Russell has broken plenty of records in recent months. This season, he was named American Junior Golf Association’s Rolex Boys Player of the Year, making him the youngest male player to receive the award. The record was previously held by Tiger Woods who was about 10 months older than Russell at the time he received the award.

At age 14, J he became the youngest player ever to win the Junior PLAYERS Championship at TPC Sawgrass at age 14.

The 15-year-old also played in his first Korn Ferry Tour event on Thursday, the LECOM Suncoast Classic, and shot a first-round 68.

In the aftermath of the agreement, Russell released a statement.

“I have had a great relationship with the team at TaylorMade for years now and couldn’t be more excited to continue to work with them in the future. TaylorMade has a history of developing the top junior talent in the world to help reach their goals of becoming PGA TOUR and major championship winners. I am looking forward to working with the team to reach those and other goals I have laid out for my career.”

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Group of PGA Tour caddies sign endorsement deal with underwear company

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In an interesting turn of events, a group of PGA Tour caddies have signed an endorsement deal with an underwear company.

Geno Bonnalie (Joel Dahmen), Aaron Flener (J.T. Poston), John Limanti (Akshay Bhatia) and Joel Stock (Will Zalatoris) and John Ellis (Wyndham Clark) have signed a deal with the underwear brand, SAXX.

Here are some details about the endorsement deal:

  • The deal eclipses six figures in total value, extending what last year marked the first significant apparel agreement with a group of pro caddies. Of note, Geno and John Ellis appeared in the Netflix docuseries, Full Swing.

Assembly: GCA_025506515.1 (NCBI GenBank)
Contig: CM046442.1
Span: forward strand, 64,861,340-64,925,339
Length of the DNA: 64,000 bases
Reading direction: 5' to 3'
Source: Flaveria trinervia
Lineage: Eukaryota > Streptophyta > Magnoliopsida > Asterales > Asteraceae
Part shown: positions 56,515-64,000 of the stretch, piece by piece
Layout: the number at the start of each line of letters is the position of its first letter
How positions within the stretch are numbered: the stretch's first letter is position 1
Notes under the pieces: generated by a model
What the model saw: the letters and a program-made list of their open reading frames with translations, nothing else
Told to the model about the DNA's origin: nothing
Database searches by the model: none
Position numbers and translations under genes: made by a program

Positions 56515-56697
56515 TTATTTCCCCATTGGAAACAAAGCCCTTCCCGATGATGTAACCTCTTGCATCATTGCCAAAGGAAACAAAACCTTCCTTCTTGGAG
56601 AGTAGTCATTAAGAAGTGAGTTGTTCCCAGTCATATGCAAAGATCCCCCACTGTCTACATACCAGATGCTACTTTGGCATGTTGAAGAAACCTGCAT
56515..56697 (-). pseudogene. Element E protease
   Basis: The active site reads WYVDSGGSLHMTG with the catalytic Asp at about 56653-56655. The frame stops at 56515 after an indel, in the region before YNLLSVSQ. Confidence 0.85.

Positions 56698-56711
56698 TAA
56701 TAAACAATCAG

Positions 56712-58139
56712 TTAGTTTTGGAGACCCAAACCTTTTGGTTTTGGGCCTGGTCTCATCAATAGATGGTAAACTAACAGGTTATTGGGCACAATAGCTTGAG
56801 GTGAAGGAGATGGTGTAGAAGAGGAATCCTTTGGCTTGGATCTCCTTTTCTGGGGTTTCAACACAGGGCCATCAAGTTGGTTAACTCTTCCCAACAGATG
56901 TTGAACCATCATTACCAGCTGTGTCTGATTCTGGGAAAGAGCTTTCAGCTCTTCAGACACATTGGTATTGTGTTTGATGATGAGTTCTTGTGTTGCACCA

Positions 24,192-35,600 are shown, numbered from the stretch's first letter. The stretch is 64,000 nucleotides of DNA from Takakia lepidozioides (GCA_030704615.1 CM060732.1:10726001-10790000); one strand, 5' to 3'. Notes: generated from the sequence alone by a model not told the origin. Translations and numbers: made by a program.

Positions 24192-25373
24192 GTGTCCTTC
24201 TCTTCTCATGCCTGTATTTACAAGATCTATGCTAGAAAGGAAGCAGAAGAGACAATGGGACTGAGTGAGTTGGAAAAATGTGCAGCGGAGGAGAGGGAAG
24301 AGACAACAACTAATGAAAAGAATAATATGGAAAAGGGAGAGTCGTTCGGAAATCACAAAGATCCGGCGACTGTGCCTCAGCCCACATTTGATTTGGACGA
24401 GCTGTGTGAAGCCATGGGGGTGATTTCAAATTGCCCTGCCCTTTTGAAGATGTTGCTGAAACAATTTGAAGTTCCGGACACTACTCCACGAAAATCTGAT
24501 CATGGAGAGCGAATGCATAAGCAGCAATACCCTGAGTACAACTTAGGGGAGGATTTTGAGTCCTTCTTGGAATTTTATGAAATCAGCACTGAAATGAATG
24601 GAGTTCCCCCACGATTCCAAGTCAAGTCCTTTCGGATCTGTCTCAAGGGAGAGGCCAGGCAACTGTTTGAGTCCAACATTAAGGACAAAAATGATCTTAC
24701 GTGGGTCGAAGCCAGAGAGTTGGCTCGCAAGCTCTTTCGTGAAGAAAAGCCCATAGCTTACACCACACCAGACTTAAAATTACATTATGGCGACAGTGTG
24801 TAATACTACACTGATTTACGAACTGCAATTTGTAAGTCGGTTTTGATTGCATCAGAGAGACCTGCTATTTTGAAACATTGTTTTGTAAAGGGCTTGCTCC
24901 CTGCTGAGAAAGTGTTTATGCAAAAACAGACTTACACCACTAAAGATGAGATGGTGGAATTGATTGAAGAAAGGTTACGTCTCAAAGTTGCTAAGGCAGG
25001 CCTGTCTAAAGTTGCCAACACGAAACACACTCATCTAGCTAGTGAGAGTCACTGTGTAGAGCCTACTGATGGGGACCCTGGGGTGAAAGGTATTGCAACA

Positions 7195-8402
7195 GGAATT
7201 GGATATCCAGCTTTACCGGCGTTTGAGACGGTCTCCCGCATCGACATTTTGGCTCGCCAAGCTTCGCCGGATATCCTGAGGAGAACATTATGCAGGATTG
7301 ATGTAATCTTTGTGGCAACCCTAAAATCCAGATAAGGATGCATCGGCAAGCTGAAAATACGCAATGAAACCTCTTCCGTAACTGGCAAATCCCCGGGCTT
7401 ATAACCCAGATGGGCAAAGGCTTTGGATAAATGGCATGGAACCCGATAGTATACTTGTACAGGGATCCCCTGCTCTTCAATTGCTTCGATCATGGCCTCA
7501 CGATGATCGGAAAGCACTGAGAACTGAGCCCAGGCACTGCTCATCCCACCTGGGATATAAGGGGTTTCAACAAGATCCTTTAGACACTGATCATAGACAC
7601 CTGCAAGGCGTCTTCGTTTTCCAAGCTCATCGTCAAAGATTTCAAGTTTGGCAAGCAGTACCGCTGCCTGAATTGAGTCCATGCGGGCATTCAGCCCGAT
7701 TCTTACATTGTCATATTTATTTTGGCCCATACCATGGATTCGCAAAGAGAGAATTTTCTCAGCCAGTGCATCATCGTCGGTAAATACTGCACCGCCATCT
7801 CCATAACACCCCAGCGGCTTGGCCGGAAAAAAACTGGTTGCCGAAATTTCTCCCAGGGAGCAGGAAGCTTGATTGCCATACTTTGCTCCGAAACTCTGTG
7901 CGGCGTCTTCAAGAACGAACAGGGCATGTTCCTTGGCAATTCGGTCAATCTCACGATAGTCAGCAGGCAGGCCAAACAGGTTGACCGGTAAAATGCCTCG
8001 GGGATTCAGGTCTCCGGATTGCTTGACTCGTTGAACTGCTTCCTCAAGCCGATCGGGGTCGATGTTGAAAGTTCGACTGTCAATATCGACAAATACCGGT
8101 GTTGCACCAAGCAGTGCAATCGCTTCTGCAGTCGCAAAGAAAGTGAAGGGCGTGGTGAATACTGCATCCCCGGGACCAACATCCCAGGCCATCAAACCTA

• The caddies will wear SAXX underwear, shorts and polos on and off the course.
  • SAXX will donate $100 to the Testicular Cancer Foundation for every birdie made by the caddies’ players for the rest of the season.
  • SAXX will bring the Ball Masters to the masses at the Travelers Championship, hosting a fan activation with underwear giveaways, photo opportunities, appearances from the Ball Masters and more.
  • Fans can become an honorary Ball Master, which includes a year’s worth of underwear, among other things. Go to SAXX.com/ball-master-application from now until June 15 to enter.

The partnership is great for the caddies and also represents a great cause.

Check out the video they shared on YouTube:

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Man charged with stealing millions of dollars worth of memorabilia from Augusta National

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Augusta National

According to a report from the Chicago Tribune, a man has been charged in Chicago with stealing millions of dollars’ worth of memorabilia from Augusta National.

The man, Robert Globensky, was charged with transporting the memorabilia across state lines.

The report states that between 2009 and 2022, Globensky allegedly transported “millions of dollars’ worth of Masters golf tournament merchandise and historical memorabilia” from Augusta National “and transported to Tampa, Florida, knowing the same had been stolen, converted and taken by fraud.”

The document was filed Tuesday in the U.S. District Court for the Northern District of Illinois.

Per the court records there is no mention that Globensky worked for the golf club.